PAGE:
Professors of archaeology included the Finnish professor A.M. Tallgren (1920- 1923), the Swedish professor B. Nerman (1923 - 1925) and H. Moora (since 1930 as acting professor, since 1938 full professor of archaeology).
The Chair of Art History started work in 1921, the first full professor was the Swedish professor T.H. Kjellin (1921- 1924) who set up the Kabinet of Art History at the University in 1922. In 1933- 1940, the Swedish professor S. Karling and in 1942 – 1944, A. Tuulse were appointed full professors.
For the first time in ethnography, the setting up of docentship was settled. In 1924 - 1928 the post was held by the Director of the Estonian Folk Museum, the Finnish historian I. Manninen. After his departure the vacant docentship was turned to professorship ordinary in 1938 and in 1939-1944 it was held by G. Ränk.
Archival Studies were taught in the Faculty of Philosophy since 1930 by part-time instructors.
In 1932, on the initiative of Head of the Estonian Central Archives O. Liiv (1936 - 1941 also (private) docent at Tartu University), the lower level curriculum for Archival Studies was approved. There was not enough time to establish a regular Chair of Archival Studies.
The Academic Society of History (1920 - 1940) became the centre for historical research and publishing at the University, issuing the “Historical Journal” (1922 - 1940) four times a year.
The Learned Estonian Society (1838 - 1950) became the most important scientific institution for archaeologists, ethnographers and art historians with its abundant series of proceedings.
During the first year of the Soviet occupation 1940- 1941, professor-centred instruction began to be reorganized into Soviet-type collectives of lecturers – chairs, followed by revision of curricula, political selection and repression of lecturers, interrupted by the war.
In the years of the German occupation, academic study in 1942- 1944 was carried on basically in accordance with study regulations of the Republic of Estonia, however, observing “special wartime curricula”. Lecturers were now subjected to the opposite repressive policy.
The Soviet occupational regime was restored in the autumn 1944 and in the late autumn 1944 Tartu State University (TSU) resumed study in accordance with the structure of the 1940/41 academic year.
Now in the Faculty of History and Philology an independent Department of History was formed, made up of students on the basis of individual competition exams (according to state-established full-time student places and, beginning with April 1945, extramural student places) as well as lecturers who were divided between the Chairs. Study was transferred from freely chosen subject-system to the course-system with unified all-union curricula (5 courses or academic years for full-time students and 6 courses for extramural students). For decades the main study trend was to prepare teachers of history.
During the first years of the occupation the Department of History worked with 5 Chairs:
Chair of History of the USSR (heads: 1944-45 Prof. P. Tarvel, 1945-50 Docent R. Kleis).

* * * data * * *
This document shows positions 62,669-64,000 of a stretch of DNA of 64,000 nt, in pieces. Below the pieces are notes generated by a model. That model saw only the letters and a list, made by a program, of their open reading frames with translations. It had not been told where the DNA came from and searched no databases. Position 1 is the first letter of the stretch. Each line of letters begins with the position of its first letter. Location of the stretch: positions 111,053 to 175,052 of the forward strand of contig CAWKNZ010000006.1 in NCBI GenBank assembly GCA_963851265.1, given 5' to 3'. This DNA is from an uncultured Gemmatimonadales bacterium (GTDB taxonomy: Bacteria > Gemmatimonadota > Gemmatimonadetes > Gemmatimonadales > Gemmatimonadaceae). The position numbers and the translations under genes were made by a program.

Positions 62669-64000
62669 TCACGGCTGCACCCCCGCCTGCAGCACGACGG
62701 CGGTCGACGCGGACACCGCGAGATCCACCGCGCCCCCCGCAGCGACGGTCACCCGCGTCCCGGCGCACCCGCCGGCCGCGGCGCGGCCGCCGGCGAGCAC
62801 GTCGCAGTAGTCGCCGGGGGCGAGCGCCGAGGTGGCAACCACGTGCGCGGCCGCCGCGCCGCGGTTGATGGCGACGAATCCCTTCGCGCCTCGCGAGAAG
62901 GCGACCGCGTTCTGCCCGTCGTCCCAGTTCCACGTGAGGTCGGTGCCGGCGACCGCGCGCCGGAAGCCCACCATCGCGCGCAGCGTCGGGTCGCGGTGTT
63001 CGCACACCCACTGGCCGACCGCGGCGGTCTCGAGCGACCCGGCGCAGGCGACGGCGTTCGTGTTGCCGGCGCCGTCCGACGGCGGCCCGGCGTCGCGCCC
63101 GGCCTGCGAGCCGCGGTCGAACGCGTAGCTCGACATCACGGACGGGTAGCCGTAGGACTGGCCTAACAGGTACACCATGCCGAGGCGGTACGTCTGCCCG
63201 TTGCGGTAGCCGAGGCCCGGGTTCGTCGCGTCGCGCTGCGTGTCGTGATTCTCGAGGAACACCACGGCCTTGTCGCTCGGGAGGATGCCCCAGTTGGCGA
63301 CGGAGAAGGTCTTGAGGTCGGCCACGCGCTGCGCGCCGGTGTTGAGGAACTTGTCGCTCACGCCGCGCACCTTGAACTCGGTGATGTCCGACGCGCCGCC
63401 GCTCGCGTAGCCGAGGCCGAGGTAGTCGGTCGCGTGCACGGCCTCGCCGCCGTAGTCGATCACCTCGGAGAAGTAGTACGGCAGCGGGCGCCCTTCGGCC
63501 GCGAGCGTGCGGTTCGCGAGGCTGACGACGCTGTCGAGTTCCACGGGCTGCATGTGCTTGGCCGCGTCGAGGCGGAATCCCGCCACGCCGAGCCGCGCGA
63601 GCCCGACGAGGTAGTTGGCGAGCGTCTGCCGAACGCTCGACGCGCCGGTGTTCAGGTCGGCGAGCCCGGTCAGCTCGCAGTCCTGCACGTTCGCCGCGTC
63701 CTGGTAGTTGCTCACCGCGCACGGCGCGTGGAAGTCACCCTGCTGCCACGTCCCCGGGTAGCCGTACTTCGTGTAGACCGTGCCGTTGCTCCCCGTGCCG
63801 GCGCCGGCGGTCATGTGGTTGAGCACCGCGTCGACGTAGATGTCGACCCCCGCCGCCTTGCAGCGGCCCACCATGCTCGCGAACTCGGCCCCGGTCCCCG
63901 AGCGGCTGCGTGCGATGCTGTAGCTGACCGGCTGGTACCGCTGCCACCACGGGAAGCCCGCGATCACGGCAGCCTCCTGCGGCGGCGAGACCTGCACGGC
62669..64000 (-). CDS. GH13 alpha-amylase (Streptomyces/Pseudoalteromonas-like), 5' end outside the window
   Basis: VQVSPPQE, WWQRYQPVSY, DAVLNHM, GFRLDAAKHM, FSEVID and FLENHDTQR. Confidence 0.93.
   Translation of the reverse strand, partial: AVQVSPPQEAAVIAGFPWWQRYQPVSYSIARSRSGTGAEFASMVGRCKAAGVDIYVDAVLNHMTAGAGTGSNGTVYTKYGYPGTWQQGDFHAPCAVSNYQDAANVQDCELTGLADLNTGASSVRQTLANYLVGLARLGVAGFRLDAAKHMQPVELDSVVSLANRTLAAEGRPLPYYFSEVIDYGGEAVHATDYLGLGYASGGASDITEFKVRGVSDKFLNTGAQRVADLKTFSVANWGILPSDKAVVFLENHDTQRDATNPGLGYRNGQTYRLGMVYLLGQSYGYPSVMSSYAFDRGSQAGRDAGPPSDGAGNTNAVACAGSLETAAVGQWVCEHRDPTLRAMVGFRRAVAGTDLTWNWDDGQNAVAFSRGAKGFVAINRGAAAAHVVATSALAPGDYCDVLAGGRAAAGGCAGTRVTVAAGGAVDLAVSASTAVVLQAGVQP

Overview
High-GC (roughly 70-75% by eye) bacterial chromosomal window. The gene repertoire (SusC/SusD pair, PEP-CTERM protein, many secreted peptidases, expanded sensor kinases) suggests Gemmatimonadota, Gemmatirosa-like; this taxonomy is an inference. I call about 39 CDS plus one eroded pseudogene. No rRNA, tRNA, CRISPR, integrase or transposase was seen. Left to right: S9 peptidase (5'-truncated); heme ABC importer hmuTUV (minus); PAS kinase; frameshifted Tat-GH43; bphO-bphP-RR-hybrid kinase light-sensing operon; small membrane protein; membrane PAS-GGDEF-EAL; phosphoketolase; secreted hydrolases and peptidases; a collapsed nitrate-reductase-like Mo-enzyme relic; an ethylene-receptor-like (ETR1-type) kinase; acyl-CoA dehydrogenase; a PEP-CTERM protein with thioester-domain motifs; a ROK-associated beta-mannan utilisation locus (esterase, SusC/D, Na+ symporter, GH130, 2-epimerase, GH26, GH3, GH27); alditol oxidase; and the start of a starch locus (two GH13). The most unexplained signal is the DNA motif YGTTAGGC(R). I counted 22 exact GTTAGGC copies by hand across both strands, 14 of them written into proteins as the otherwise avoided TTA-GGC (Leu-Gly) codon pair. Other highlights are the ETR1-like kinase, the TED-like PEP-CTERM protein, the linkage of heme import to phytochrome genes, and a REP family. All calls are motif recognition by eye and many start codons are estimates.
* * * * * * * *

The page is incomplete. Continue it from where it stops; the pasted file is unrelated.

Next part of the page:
Chair of General History (heads: 1944-45 Prof. P. Tarvel, 1945-50 Docent J. Madisson).
Chair of Estonian History (heads: 1944-46 Prof. H. Kruus, 1946-49 Docent A. Vassar).
Chair of Archaeology (head: 1944-50 Prof. H. Moora)
Chair of Art History (head: 1944-50 Prof. V. Vaga).
In connection with founding the Academy of Sciences of the Estonian SSR, the Institute of History was also formed in 1946-1947, in Tartu, and many of its employees came from the TSU Chairs of history, from among both lecturers and graduates. At the beginning, majority of them had to work part-time also at the University. In the 1950s, in the course of intense anti-nationalist campaign after the ECP 8th Plenary Session both individual scientists and whole institutions were repressed. In 1951- 1952, the Institute of History was transferred to Tallinn, away from the nationalist chamber of Tartu. Contacts between historians of the Institute of History and the TSU Department of History were practically broken.
In order to better subordinate lecturers to the supervision and centralized management of party and Soviet organs, the number of Chairs was cut back.
In 1949, the Chair of Estonian History and in 1950, the Chair of Archaeology got incorporated into the Chair of History of the USSR. In 1950, the Chair of Art History was liquidated and its lecturers were first appointed to the Chair of West-European Literature, in 1955 – to the Chair of History of the USSR. In the period of 1950- 1989, there were only two Chairs in the Department of History. Long-time professors were prof. J. Konks, prof. H. Ligi, prof. S. Vahtre, prof. H. Piirimäe, docent J. Madisson.
As a result of major reorganization in the first half of the 1990s, the Department of History excelled by its seven Chairs: archaeology, archival studies, Estonian history, ethnology, art history, contemporary history and general history.
In 2007, in the course of the structure reform at the University of Tartu, the Institute of History and Archaeology was established on the basis of the Department of History. Ethnologists joined the Institute of Culture Research and Arts of the Faculty of Philosophy, making up an independent section there. As of 1 March 2013, based on the former Chairs, the following departments were set up: department of archaeology, department of archival studies, department of Estonian history, department of art history, department of contemporary history, department of general history.
H. Ligi S. Vahtre H. Piirimäe